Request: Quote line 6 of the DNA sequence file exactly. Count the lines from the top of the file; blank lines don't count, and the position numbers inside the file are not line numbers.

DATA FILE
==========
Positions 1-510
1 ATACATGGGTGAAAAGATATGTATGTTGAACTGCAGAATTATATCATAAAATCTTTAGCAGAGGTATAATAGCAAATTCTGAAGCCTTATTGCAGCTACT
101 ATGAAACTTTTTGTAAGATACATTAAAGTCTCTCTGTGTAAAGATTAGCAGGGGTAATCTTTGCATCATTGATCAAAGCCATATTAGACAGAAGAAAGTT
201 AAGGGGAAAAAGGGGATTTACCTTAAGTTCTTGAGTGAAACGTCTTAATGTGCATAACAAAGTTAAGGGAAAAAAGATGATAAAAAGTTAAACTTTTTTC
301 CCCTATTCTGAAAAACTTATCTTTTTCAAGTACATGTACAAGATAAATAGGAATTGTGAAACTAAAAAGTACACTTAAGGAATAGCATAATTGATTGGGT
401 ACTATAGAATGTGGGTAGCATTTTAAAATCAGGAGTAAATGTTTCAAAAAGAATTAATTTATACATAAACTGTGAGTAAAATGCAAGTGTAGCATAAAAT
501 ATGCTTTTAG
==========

401 ACTATAGAATGTGGGTAGCATTTTAAAATCAGGAGTAAATGTTTCAAAAAGAATTAATTTATACATAAACTGTGAGTAAAATGCAAGTGTAGCATAAAAT